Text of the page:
A study at Rutgers University of dozens of artificial intelligence (AI) software programs used in precision medicine to prevent, diagnose, and treat disease discovered that there is not a single program that can be applied to all the treatments. The Rutgers study is among the first to investigate competing AI algorithms and software in genomics, especially when gene expression and variant data are used.
According to Zeeshan Ahmed, the study’s lead author and an assistant professor of medicine at Rutgers Robert Wood Johnson Medical School, precision medicine is one of the hottest topics in basic and medical science right now. Primarily, it has the potential to provide predictive diagnostics and personalized treatment for a wide range of known and rare disorders. However, until now, very little effort has been made to organize and comprehend the numerous computing approaches in this field.
The grand challenge today is to successfully integrate genetics into precision medicine that translates across different ancestries, diseases, and other distinct populations, which will necessitate the clever application of artificial intelligence (AI) and machine learning (ML) methods. The researchers are trying to pave the way for a new era of data-driven healthcare discovery.
Precision medicine, a contemporary technology, is a treatment approach that compares information about an individual’s medical history and genetic profile to that of many others to find patterns that can help prevent, diagnose, or treat disease. Because of the vast amount of medical and genetic data scoured and analyzed for patterns, the AI-based approach relies on high computing power and machine-learning intelligence.
The authors believe their comparative and systematic review is one of the first of its kind, as it identified 32 of the most common precision medicine AI approaches used to study preventive treatments for a variety of diseases, including obesity, Alzheimer’s, inflammatory bowel disease, breast cancer, and major depressive disorder. The multiple AI approaches examined in the study – the researchers combed through five years of high-quality medical literature – indicate that the field is advancing rapidly but is disorganized, according to Ahmed.
Software programs in AI simulate human intelligence processes. Machine learning, a subcategory of AI, is characterized by programs that are designed to “learn” as they process more and more data, becoming increasingly accurate at predicting outcomes. Algorithms, or step-by-step procedures for solving a problem or performing a computation, are at the heart of the effort.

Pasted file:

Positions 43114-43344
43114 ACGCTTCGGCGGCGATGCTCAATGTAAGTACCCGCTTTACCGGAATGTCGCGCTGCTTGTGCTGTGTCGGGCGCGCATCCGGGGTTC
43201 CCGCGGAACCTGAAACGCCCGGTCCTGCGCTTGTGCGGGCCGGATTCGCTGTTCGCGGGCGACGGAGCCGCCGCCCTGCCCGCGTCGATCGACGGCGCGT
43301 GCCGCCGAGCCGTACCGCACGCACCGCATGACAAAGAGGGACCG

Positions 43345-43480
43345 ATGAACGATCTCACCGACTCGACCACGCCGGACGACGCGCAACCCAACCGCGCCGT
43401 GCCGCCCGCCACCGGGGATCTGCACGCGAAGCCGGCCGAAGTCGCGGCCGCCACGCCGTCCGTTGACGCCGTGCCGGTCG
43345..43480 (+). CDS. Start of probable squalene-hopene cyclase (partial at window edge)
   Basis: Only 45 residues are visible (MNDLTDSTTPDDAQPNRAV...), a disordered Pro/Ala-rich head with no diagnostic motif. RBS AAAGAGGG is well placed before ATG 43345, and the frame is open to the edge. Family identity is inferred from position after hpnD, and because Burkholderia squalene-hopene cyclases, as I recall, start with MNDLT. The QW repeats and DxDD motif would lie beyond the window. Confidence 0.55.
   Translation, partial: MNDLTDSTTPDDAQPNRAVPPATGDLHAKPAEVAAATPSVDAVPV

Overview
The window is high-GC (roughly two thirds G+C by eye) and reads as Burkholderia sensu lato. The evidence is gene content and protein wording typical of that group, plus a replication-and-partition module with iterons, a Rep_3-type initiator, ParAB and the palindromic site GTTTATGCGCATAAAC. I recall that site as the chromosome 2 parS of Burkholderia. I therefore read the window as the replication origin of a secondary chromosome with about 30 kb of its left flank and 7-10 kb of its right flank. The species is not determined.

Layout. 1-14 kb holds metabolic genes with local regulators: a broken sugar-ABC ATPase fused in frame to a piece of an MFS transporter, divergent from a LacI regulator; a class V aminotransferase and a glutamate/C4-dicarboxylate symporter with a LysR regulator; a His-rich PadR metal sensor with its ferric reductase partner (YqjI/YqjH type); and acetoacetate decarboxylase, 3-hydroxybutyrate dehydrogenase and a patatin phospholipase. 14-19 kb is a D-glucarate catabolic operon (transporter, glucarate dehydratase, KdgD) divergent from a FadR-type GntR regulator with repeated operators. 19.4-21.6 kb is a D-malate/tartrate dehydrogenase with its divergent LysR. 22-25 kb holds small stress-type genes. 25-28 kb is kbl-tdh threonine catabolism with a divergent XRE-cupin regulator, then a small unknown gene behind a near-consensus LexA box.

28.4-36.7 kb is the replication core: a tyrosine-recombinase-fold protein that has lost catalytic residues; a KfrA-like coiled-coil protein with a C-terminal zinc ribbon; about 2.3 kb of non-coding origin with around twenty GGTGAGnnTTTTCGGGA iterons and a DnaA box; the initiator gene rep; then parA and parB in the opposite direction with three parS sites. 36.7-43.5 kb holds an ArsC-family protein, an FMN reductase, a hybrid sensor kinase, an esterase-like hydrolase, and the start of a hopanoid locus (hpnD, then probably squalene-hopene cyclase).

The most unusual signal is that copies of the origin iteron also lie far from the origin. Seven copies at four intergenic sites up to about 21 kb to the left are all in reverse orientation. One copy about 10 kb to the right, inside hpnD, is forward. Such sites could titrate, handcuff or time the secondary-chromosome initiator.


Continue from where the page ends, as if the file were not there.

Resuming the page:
Researchers like Ahmed, who works at the Rutgers Institute for Health, Health Care Policy, and Aging Research (IFH), are battling to collect and analyze complex biological data while also developing the computational systems that will support the endeavor.
According to Ahmed because genetics is arguably the most data-rich and complex component of precision medicine, the team concentrated on reviewing and comparing scientific objectives, methodologies, data sources, ethics, and gaps in approaches used.
Those interested in precision medicine can use the paper to determine which AI programs are best suited for their research, he added.
The study concluded that the scientific community must embrace several “grand challenges” to aid the advent of precision medicine, ranging from addressing general issues such as improved data standardization and enhanced protection of personally identifiable information to more technical issues such as correcting for errors in genomic and clinical data. protection
According to Ahmed, AI has the potential to play a critical role in significantly improving individualized and population healthcare at lower costs. It is important to put efforts to overcome any obstacles that may impede the advancement of this ground-breaking treatment approach.
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Dr. Tamanna Anwar is a Scientist and Co-founder of the Centre of Bioinformatics Research and Technology (CBIRT). She is a passionate bioinformatics scientist and a visionary entrepreneur. Dr. Tamanna has worked as a Young Scientist at Jawaharlal Nehru University, New Delhi. She has also worked as a Postdoctoral Fellow at the University of Saskatchewan, Canada. She has several scientific research publications in high-impact research journals. Her latest endeavor is the development of a platform that acts as a one-stop solution for all bioinformatics related information as well as developing a bioinformatics news portal to report cutting-edge bioinformatics breakthroughs.